Archive for May, 2012

EU Cookie Law & SharePoint – (ICO UPDATE)


What has Changed?

Following on from my last blog post the 26th of May has passed and according to a recent KPMG study, 95% of companies have yet to comply with the legislation. However, things DID change only hours before the compliance was due to come into force. As I mentioned in my previous post, a user must give informed consent before a website operator is allowed to set cookies on your browser. The ICO has now changed its stance and allows “implied consent” for web users. For UK site owners, implied consent moves some of the burden away from the site operator and towards the site visitor.

The ICO has released an updated guidance document which has a section which outlines the new implied consent section which is shown below:

“Much of the debate around the so-called “consent for cookies” rule has focussed on the nature of the consent required for compliance. Implied consent has always been a reasonable proposition in the context of data protection law and privacy regulation and it remains so in the context of storage of information or access to information using cookies and similar devices. While explicit consent might allow for regulatory certainty and might be the most appropriate way to comply in some circumstances this does not mean that implied consent cannot be compliant. Website operators need to remember that where their activities result in the collection of sensitive personal data such as information about an identifiable individual’s health then data protection law might require them to obtain explicit consent.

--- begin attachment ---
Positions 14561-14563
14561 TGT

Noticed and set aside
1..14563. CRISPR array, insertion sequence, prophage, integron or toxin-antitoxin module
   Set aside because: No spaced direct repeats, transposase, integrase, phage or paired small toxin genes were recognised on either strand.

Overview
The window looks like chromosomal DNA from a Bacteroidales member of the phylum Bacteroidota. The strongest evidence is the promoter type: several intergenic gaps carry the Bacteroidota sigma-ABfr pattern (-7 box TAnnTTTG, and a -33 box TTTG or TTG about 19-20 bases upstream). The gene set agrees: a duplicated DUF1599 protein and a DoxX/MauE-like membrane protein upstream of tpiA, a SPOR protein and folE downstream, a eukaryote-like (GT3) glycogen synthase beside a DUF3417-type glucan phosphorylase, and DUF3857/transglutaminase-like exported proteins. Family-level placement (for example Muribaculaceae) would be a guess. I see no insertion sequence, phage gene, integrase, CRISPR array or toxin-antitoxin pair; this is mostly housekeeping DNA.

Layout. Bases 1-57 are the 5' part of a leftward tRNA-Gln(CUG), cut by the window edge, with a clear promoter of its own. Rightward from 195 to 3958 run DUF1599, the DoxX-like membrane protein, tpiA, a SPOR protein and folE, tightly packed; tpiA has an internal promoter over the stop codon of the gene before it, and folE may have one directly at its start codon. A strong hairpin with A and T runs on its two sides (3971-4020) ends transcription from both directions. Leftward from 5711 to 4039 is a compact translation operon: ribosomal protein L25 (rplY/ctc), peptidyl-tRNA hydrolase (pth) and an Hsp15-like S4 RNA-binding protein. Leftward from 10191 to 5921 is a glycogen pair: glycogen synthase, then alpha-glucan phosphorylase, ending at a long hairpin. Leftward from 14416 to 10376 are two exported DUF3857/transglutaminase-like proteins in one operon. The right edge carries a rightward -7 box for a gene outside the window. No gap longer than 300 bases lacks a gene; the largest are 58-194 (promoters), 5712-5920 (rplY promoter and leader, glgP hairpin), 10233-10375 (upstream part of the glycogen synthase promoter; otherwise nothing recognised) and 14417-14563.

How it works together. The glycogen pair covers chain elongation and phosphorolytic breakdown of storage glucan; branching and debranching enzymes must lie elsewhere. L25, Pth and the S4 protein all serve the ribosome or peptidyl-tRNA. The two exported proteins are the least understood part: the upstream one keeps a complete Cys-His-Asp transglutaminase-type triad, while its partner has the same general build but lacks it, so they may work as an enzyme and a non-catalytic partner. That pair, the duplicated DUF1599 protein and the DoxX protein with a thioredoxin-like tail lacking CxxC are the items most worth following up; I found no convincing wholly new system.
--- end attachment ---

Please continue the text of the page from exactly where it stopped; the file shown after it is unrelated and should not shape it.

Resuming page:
Early reporting on the new rule led some to believe that an explicit, opt-in style consent would be required for every cookie each time it was set. The Information Commissioner’s guidance made it clear that although an explicit opt-in mechanism might provide regulatory certainty it was not the only means of gaining consent. In some circumstances those seeking consent might consider implied consent as an option that was perhaps more practical than the explicit opt-in model.

Implied consent is certainly a valid form of consent but those who seek to rely on it should not see it as an easy way out or use the term as a euphemism for “doing nothing”. In many cases, to create a situation in which implied consent is acceptable to subscribers, users and the regulator it would still be necessary to follow the steps set out in the Information Commissioner’s existing guidance.

To explain further it might be useful to unpack what we actually mean by the term “implied consent” remembering throughout that consent (whether it is implied or express) has to be a freely given, specific and informed indication of the individual’s wishes. For implied consent to work there has to be some action taken by the consenting individual from which their consent can be inferred. This might for example be visiting a website, moving from one page to another or clicking on a particular button. The key point, however, is that when taking this action the individual has to have a reasonable understanding that by doing so they are agreeing to cookies being set.”

There is quite alot to take in from this but I think the most important section is in the last paragraph.

For implied consent to work there has to be some action taken by the consenting individual from which their consent can be inferred. This might for example be visiting a website, moving from one page to another or clicking on a particular button.

What do I need to do now?

To accommodate implied consent, you need to notify the user in a clear manner which cookies are in use. You should have a link to a privacy policy page, which goes into greater detail about the cookies you use and why you are using them. The Information Commissioner makes it clear that this is not an excuse to do nothing, users must be able to make a conscious and informed decision about cookies when using your site.

The BBC website has a notice at the top of their page which informs the user that by navigating to another page, they are giving their consent and the action of clicking another link or the dismiss / OK button on the banner is sufficient.